Anyone who actually believes a fancy USB cable will sound better than a cheapo needs to go back to school. USB cables transfer DIGITAL DATA, 0s and 1s, thus it's PHYSICALLY IMPOSSIBLE for a the cable medium to impact the sound quality in any way shape or form. The ONLY factor that should go into buying a USB, or optical, or HDMI cable, (digi cable-etc), is it's sturdy enough to hold up normal wear and tear.


Let me repeat: It's PHYSICALLY IMPOSSIBLE for a "higher quality" USB cable to make your signal sound better. Either the digital signal is intact and it works, or it's not intact and it doesnt work (IE: you hear nothing at all)

If you claim otherwise you will forever admit yourself to easily deceived by placebo. :P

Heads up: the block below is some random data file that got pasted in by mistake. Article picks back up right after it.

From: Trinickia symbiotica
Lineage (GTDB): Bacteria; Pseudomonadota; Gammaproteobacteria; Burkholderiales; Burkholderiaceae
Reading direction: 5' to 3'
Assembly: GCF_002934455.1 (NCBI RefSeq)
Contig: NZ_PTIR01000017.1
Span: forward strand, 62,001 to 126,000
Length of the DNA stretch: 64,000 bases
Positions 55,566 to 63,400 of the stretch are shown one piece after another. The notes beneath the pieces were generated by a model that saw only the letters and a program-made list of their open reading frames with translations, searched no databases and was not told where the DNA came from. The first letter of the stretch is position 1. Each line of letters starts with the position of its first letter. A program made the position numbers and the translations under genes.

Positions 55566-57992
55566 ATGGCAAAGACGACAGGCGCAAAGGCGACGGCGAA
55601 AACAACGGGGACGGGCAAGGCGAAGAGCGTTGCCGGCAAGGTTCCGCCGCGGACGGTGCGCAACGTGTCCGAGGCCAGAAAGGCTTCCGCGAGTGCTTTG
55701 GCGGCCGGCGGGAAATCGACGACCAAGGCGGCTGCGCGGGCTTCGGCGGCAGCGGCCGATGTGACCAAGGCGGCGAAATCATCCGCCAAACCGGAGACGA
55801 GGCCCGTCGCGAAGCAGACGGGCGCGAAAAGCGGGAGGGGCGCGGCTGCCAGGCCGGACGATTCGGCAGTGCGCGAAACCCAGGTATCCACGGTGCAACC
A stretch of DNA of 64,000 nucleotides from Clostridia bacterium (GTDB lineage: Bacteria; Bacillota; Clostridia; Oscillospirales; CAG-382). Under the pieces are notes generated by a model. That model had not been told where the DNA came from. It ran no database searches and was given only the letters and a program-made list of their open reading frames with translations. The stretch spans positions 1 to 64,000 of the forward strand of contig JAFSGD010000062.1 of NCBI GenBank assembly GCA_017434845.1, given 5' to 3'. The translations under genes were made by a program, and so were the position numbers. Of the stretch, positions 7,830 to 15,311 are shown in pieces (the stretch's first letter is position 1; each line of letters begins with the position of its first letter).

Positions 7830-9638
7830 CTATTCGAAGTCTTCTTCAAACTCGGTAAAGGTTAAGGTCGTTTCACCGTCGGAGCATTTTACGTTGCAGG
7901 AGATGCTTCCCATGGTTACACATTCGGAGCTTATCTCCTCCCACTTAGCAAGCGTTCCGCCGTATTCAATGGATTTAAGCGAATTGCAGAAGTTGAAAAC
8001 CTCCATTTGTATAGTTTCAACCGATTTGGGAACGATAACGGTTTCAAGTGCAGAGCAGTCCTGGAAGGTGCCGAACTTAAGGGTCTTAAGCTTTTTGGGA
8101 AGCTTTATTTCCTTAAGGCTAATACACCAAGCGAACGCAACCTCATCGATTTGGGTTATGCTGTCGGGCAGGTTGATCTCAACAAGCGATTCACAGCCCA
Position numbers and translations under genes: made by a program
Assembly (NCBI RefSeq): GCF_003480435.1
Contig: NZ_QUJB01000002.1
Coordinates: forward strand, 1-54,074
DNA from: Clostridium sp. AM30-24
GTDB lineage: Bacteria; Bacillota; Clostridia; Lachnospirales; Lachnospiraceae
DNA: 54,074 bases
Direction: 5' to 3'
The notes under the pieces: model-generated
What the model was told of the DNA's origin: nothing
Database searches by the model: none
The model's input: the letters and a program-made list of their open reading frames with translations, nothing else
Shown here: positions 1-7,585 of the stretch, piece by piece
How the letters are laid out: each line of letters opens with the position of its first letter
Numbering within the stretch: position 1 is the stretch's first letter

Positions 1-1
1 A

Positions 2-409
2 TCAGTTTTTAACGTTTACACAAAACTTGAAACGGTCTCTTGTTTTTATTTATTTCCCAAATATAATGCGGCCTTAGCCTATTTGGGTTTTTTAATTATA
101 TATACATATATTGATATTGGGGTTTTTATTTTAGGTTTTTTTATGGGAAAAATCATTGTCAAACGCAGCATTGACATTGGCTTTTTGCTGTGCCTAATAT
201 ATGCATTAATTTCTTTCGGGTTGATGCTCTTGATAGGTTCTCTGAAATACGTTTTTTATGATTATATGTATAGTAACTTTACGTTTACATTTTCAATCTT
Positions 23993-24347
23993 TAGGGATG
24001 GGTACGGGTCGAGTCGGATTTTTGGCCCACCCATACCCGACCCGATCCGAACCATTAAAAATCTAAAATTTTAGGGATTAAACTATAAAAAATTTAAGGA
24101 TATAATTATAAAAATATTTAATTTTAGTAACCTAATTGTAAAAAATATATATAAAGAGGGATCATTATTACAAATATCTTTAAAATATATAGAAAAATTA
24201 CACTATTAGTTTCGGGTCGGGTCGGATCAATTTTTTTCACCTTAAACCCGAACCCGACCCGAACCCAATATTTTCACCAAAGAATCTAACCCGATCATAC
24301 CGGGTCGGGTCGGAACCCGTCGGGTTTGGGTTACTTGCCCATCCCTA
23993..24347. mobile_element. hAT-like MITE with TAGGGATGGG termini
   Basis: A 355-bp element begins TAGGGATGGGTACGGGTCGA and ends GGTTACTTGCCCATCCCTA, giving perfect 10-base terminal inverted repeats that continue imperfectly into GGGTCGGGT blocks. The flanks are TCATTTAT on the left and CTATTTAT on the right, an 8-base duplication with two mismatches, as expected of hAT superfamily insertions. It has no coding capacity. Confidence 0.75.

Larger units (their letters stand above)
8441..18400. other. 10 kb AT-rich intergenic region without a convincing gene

Im not doubting you but can you explain it to us in greater detail? Also can you explain why it could make a difference with a COAX digital cable but not a USB?
post #10 of 134
Quote:
Originally Posted by olblueyez View Post
Im not doubting you but can you explain it to us in greater detail? Also can you explain why it could make a difference with a COAX digital cable but not a USB?
If the COAX cable is used to transmit a digital signal it wont effect the audio/video quality. The only artifact you will get is what's called "macroblocking" which happens when the medium's bandwidth is degraded to a point where the decoder cannot understand what the 1s and 0s are. The end result you experience with video is what looks like chopped up and scrambled blocks of colors instead of the video, with audio it's even more noticeable - your DAC chokes on the missing data and you'll hear very noticeably loud chirps and gaps in your music. You've probably heard this to a much smaller degree if you've ever bumped an older model CDROM while it's ripping an audio disc. In newer DACs and ripping apps this is problem is totally negated with signal buffers, if the DAC or ripping program notices a missing piece of data it fills in the gap with buffered data.